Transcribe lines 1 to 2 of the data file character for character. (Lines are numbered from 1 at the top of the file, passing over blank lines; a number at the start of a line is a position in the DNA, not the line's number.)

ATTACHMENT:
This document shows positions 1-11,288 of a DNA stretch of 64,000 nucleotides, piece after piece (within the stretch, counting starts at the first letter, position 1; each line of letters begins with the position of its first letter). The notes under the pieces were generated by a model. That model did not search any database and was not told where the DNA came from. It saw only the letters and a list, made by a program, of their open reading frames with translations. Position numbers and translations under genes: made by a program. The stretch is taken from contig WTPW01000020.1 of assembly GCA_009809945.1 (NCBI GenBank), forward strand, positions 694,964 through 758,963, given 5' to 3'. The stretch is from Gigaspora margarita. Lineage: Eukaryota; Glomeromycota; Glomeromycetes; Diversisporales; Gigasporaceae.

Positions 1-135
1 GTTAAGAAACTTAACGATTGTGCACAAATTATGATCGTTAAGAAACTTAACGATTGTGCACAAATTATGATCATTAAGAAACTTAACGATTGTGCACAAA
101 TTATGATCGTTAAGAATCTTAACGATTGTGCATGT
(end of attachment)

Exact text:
This document shows positions 1-11,288 of a DNA stretch of 64,000 nucleotides, piece after piece (within the stretch, counting starts at the first letter, position 1; each line of letters begins with the position of its first letter). The notes under the pieces were generated by a model. That model did not search any database and was not told where the DNA came from. It saw only the letters and a list, made by a program, of their open reading frames with translations. Position numbers and translations under genes: made by a program. The stretch is taken from contig WTPW01000020.1 of assembly GCA_009809945.1 (NCBI GenBank), forward strand, positions 694,964 through 758,963, given 5' to 3'. The stretch is from Gigaspora margarita. Lineage: Eukaryota; Glomeromycota; Glomeromycetes; Diversisporales; Gigasporaceae.

Positions 1-135